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A lot of the time, you really need to know what you are looking for. This is one of the oldest noodle-making shops in HK, but I would never have known it from the outside!

A lot of the time, you really need to know what you are looking for. This is one of the oldest noodle-making shops in HK, but I would never have known it from the outside!

I have met ex-pats who have been here for 26 years and don’t speak a word of Chinese. I can see how that would be entirely possible. Paul and I are managing alright, although there is no question that in a great many situations, context is completely missing.

What’s not – Way more Chinese and some pretty poor English

I don’t mean to categorically say that this is a bad thing, but the fact is, Hong Kong is becoming more and more Chinese. I can sense it, expats who have been here a while can see it, and locals tell me it’s happening.

A case in point is the increasing lack of translation by the government, in spite of HK being officially bilingual. Many major policy announcements are made in Chinese only. The Chief Executive (the head guy here) has been criticized recently for having made, in the last year, 61 speeches in Chinese, 28 in English, and six delivered in both languages or offering translation. This compares to the previous head guy who delivered 49 speeches in both languages or with English translations, and nine in Chinese only. Coming from Ottawa, Canada where bilingualism was enforced – or else!! – it’s not hard to see the rather loose translation of official bilingualism that exists here.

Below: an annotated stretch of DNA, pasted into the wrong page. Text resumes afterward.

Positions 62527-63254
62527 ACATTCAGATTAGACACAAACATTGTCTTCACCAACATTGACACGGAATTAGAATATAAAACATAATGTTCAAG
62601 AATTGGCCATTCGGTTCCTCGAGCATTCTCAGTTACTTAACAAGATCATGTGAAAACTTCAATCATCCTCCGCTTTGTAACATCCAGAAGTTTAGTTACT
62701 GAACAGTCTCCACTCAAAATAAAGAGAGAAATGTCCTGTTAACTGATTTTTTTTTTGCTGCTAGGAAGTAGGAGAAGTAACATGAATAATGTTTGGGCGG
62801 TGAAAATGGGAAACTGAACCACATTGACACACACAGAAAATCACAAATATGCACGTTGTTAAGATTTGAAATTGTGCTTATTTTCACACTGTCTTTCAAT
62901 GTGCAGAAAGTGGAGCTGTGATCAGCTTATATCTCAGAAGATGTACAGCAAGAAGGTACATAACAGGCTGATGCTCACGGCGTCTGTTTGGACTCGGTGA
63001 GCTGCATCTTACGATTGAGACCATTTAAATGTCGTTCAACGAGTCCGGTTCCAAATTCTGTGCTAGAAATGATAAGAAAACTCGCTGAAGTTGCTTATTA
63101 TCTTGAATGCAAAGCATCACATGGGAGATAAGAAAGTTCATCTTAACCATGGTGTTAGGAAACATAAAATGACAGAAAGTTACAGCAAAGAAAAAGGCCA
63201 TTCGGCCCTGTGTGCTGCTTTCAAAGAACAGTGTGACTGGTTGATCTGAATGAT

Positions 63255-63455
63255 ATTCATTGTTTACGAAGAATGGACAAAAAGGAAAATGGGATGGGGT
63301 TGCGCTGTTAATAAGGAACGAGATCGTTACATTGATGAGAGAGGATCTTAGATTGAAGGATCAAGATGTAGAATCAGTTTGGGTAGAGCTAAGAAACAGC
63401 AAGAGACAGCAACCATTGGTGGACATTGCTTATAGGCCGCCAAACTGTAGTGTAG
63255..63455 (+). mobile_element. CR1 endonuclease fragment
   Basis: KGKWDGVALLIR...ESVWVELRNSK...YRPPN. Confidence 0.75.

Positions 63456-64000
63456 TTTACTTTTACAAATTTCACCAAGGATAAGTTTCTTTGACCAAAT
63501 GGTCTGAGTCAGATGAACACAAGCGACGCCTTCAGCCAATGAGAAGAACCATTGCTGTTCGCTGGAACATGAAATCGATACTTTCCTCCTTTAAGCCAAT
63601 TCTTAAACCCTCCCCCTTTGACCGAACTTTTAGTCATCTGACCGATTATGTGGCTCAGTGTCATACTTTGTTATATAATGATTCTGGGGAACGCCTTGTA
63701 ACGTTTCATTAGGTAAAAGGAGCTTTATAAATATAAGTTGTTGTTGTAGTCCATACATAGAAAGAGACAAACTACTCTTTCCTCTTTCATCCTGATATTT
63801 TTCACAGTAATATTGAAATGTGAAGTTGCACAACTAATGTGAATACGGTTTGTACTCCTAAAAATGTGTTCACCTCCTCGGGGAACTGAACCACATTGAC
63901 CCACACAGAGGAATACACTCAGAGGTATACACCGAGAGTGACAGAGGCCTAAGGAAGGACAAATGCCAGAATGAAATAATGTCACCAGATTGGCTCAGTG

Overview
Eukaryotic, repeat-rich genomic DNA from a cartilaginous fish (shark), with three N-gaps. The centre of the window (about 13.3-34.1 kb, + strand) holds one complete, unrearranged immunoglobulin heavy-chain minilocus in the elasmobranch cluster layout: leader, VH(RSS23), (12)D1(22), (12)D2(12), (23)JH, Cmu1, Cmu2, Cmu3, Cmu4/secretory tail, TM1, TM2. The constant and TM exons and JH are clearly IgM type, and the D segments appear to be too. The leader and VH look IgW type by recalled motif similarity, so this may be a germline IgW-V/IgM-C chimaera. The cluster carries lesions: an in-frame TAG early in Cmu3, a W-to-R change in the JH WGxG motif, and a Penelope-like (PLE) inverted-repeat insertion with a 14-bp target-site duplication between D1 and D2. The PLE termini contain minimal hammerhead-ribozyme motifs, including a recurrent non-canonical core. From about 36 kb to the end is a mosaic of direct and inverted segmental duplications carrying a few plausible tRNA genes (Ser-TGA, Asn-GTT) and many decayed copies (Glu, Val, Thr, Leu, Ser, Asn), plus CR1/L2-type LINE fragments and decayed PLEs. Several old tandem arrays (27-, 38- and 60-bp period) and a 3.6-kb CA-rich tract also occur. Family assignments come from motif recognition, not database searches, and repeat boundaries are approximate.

It trickles down from there. I confess that I have a terrible time understanding many young Chinese people speaking English, and I’m talking about some who are in the news a lot. While I can get the words, their sentence structure and line of thought can be totally confusing. I am now beyond being embarrassed asking young people to repeat what they have said; it happens all the time in banks or on the phone. I don’t know what kind of English they are learning in school and university, but I can tell you it is not good. I remember reading in the South China Morning Post the “manifesto” of the Occupy protestors. There were so many grammatical and structural errors; it was run-on and repetitive and didn’t a make a point, and I would have graded it a “C” at best.

And this brings me to the lack of priority for good English editing. You would think the government would invest in good English editing, but no. Instead, you get the following:

A sign with incorrect English in Pok Fu Lam Country Park.

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On a public bus

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No editing services needed here! This is a sign in a small private shop in Central.

While this is amusing to Anglophones, it is a sad statement about where English is going here. Hong Kong touts itself as being “Asia’s world city” but pundits are increasingly calling it “just another Chinese city”.

Having said all this, just about everyone here speaks way better English than I speak Chinese. There. I am deservedly self-chastised.